Rough Rider and
click picture to enlarge |
Artist: Timothy Tyler
Sponsor: Senator Patrick Anderson and the Citizens
of Enid, Oklahoma
Dedication: April 9, 2008
Size: 30” x 40”
Location: 5th floor, North
hall, Senate wing
Frank Frantz (1872-1941) was
an American Rough Rider and politician who served as the
seventh and final Governor of the Oklahoma Territory. Frantz
ran on the Republican ticket to serve as the first Governor
of Oklahoma, but was defeated by Democrat Charles Haskell.
Frantz was born in 1872 in
Illinois, where he was raised and attended college. Following
the opening of the Cherokee Strip on September 16, 1983,
Frantz and his brothers moved to Medford in Oklahoma Territory.
In 1898, the Spanish-American
War broke out and, at the age of 26, Frantz enlisted in
the 1st United States Volunteer Cavalry, which the American
press called the Rough Riders. Upon
joining the Rough Riders, Frantz returned to Indian Territory
to meet the regiment’s charismatic second-in-command,
Lt. Col. Theodore Roosevelt.
Frantz was assigned to A Company
and given the rank of First Lieutenant. He traveled to Cuba where the Rough Riders
engaged in the Battle of Las Guasimas, the first clash between
American and Spanish forces. Soon, Colonel Leonard
Wood was promoted to the rank of Brigadier General, Lt. Col.
Roosevelt was promoted to Colonel and was given command of
the Rough Riders. On the following day, the fiercest
battle of the Spanish-American War would occur, the Battle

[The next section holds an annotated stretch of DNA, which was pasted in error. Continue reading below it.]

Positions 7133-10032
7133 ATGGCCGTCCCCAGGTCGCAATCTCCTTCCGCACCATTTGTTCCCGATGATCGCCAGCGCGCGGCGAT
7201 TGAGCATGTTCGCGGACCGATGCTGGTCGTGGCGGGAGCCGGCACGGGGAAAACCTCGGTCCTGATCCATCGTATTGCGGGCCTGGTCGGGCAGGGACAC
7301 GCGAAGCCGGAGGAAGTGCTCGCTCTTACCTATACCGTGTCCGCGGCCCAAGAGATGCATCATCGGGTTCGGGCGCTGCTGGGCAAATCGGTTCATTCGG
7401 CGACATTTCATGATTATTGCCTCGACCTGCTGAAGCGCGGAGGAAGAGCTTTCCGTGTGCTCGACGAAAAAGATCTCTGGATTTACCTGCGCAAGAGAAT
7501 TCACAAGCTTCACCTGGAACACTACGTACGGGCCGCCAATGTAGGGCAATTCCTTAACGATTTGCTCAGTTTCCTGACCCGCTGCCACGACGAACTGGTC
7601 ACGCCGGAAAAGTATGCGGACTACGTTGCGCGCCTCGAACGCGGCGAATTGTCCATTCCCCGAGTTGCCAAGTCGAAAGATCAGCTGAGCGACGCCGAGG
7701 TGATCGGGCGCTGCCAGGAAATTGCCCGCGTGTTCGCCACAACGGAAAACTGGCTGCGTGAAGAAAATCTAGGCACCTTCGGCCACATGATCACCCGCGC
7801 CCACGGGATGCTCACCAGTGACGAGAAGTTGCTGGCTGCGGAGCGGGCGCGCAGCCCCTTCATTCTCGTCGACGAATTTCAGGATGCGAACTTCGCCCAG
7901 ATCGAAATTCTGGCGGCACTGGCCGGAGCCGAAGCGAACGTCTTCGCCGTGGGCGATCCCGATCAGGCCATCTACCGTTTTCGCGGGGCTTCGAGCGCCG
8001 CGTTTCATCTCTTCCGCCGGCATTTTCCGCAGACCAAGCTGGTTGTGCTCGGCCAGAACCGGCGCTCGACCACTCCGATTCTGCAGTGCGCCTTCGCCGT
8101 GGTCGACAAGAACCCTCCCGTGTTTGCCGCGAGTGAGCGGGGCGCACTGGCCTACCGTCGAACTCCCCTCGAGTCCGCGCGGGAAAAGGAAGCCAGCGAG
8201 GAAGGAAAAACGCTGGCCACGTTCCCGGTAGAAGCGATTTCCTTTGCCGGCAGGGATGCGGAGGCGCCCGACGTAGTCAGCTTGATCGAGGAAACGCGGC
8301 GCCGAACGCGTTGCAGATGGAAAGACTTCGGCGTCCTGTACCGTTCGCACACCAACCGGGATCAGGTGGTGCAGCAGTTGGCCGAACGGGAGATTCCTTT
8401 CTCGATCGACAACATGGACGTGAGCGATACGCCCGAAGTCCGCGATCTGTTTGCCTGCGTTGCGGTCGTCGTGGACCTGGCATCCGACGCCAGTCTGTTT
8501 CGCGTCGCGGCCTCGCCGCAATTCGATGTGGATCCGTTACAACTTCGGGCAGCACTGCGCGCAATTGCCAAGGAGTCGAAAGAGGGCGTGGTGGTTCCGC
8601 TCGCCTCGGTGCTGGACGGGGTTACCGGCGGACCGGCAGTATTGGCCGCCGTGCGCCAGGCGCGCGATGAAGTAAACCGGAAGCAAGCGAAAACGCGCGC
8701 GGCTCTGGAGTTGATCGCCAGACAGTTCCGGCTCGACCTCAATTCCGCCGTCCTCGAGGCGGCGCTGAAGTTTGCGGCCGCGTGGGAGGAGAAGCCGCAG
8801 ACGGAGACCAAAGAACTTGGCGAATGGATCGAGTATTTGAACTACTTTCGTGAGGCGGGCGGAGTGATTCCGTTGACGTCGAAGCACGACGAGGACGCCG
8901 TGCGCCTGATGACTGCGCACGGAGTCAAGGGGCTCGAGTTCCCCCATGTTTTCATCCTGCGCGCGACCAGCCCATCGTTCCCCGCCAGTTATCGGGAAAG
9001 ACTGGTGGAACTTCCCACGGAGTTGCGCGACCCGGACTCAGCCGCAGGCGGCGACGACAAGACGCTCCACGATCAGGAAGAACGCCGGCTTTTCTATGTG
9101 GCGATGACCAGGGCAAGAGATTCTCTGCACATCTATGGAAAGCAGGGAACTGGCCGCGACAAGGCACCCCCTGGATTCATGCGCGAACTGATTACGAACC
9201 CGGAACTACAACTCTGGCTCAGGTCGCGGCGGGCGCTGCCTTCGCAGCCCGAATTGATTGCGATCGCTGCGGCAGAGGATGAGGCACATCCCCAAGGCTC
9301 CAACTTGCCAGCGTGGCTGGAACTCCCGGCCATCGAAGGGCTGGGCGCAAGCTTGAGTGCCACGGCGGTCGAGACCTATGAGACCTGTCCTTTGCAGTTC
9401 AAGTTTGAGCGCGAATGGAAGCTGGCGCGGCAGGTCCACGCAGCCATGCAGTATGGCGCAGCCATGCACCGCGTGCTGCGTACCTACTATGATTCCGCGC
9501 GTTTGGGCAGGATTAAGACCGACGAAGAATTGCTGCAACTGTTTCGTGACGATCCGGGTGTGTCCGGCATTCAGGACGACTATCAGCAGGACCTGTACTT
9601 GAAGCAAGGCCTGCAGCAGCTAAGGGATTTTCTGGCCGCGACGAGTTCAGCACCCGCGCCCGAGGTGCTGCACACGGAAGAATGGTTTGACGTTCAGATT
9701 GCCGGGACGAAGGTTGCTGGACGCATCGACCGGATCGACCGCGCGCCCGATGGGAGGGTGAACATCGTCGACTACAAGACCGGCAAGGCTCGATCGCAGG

of San Juan Hill.
Frantz’s skill during the battle would forever gain
him Roosevelt’s friendship and trust. While storming
Spanish fortications, the commanding officer of his company
was killed. Frantz immediately took over the command
and led the company to a successful charge. After
the battle concluded, in recognition of his service, Roosevelt
promoted Frantz to the rank of Captain and commander of A
Company of the Rough Riders.
After the Spanish-American
War, Frantz returned to Oklahoma Territory and settled
in Enid. He opened a hardware
and lumber business. While in Enid, he married Matilda
Evan and raised five children.
Three years later, Roosevelt
was elected Vice President to serve under President William
soon struck McKinley when he was shot on September 6, 1901
and died a few days later. Roosevelt succeeded McKinley
to the Presidency. Frantz’s wartime association
with President Roosevelt became a life-long friendship.
On several occasions, Frantz
traveled to the White House to spend time with the Commander-in-Chief. On
these trips to the White House, Frantz, an athlete and
boxer, engaged in several boxing matches with Roosevelt,
knocking him out on three occasions.
Roosevelt named Frantz as postmaster
of Enid before for the end of 1901. Frantz served in this post for two
years, when Roosevelt appointed him Indian Agent for the
Osage Agency at Pawhuska. Roosevelt again demonstrated
his friendship with Frantz by elevating him to the governorship
of Oklahoma Territory. Frantz assumed office on January
5 and was inaugurated on January 16, 1906, being the seventh
and youngest governor to serve in the territory’s history.
Governor Frantz made several
beneficial contributions to Oklahoma’s future. He crafted a policy requiring
oil companies to lease mineral rights to the state when he
learned that oil companies were drilling on land reserved
for public buildings. In 1906, Congress passed the
Enabling Act and Frantz’s administration began obtaining
the remaining amount of land in No Man’s Land, which
would become the Panhandle of modern Oklahoma.
After losing the election in
1907, Frantz moved to Denver and then to Tulsa where he
became head of the Land Department of Cosden Oil Company. He
worked in the oil royalty and other businesses until his
death in 1941.
are copyright of The Oklahoma State Senate Historical Preservation
Fund, Inc. and the artist. Please contact Sandra Shelton
at 521-5663 or firstname.lastname@example.org for
further copyright information.